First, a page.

Again, college gave me a whole new different ballgame of challenges. A couple of years before going to college, I knew I wanted to work in the healthcare system. I wanted to be a nurse and care for other people but after much research I found that I had to use a lot of my hearing to be one. My mother looked further into it and found two things I could do in the healthcare. It came down to Dental Hygienist or Physical Therapy. I wasn’t interested in doing dental work so I researched out Physical Therapy and did some volunteer work to see if that was something I wanted to do. I fell in love with the profession and decided that was what I wanted to be. There were many difficult classes I had to take such as chemistry, physics, anatomy, physiology, psychology, and so on. On top of taking those classes I had to maintain a 3.5 GPA or above in order to get into the program. Those college years were VERY challenging for me! But somehow I was able to manage to pull through it. I had to have lots of one on one tutoring for my difficult classes, closed captioning on a laptop to use in the classrooms so that I could read what the professors were saying, extra years of college were added and not to forget the many prayers to help me get through it all. After 8 1/2 years of college, I was able to graduate with a Masters Degree in Physical Therapy in 2003. It’s hard to believe that was 12 years ago! Thankfully, my profession came in handy when my husband decided to go to Medical School for 4 years and then residency for another 4 years. I was able to work part time and still be a mother to 3 of our children until I had our 4th child.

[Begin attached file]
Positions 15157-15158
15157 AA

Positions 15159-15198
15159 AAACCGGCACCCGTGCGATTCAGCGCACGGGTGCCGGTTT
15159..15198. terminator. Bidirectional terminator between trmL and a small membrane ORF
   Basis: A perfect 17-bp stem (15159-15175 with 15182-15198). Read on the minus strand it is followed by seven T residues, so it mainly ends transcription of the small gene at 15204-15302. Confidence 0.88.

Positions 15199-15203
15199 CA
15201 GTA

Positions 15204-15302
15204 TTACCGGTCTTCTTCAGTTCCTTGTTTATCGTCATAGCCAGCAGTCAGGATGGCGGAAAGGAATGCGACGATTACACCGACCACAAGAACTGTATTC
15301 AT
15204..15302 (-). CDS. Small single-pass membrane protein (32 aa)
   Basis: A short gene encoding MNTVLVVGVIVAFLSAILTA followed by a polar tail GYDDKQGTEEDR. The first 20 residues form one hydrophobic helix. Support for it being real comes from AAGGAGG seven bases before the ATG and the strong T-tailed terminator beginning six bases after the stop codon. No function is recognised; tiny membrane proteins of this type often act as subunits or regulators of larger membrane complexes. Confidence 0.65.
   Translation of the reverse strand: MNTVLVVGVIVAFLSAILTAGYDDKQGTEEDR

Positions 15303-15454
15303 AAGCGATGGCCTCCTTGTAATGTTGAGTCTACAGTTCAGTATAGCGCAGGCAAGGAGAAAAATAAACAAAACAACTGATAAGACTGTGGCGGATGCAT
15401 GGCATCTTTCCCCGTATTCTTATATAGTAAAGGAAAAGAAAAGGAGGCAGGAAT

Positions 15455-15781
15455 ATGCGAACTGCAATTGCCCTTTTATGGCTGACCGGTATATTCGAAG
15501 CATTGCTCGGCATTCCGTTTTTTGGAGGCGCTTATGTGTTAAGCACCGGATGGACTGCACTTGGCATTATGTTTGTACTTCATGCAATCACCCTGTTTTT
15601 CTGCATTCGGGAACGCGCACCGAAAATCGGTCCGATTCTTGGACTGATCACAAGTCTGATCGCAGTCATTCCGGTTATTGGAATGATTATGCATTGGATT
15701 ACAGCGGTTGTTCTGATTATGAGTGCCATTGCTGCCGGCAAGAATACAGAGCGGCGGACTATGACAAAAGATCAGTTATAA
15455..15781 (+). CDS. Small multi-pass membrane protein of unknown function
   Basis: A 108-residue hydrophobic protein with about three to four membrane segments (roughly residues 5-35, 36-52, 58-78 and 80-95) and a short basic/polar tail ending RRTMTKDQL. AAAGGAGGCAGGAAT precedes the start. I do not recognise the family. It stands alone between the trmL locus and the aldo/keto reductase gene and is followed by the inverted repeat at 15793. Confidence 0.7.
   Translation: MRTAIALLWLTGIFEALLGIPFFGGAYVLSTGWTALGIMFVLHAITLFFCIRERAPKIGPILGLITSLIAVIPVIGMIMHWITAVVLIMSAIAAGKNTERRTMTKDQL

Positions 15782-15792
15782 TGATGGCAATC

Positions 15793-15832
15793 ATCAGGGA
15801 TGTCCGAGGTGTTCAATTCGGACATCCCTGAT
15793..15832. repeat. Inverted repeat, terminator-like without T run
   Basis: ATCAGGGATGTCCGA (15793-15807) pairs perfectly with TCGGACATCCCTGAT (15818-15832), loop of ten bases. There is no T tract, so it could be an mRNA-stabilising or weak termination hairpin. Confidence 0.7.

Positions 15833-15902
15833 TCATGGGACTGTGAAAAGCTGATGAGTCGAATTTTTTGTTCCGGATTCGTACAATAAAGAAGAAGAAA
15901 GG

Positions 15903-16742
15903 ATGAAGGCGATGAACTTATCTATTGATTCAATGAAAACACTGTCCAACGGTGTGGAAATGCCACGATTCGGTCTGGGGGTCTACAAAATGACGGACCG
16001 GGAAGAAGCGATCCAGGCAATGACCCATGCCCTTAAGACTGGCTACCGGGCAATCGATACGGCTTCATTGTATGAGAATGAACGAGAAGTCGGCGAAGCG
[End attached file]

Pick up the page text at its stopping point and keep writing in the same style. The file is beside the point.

Today, I continue the trials of not being able to hear as I raise my own family and being a wife to my husband. It’s not always easy, but I try to remember the many blessings that I DO have. Those blessings include being able to see the beauty all around me and my family, being able to function and move my body the way I want it to move, being able to do service for others, and to have a healthy body, and many more! We all have trials of our own and they come in many different shapes and sizes. I’ve learned that no matter what trials we go through in life, we are not alone! God will provide someone in your life to help you overcome it. “Never Suppose YOUR Limitations” when faced with challenges of your own. I know God won’t give us anything too hard to face and overcome. He gives them to us to help us become a stronger person! Through faith, believing in yourself, hard work, and trusting in the Lord that he will grant you the strength, anything is possible! Again, remember, to Never Suppose Your Limitations!
Story written by: Lisa
This story appeared first on Real Imprints.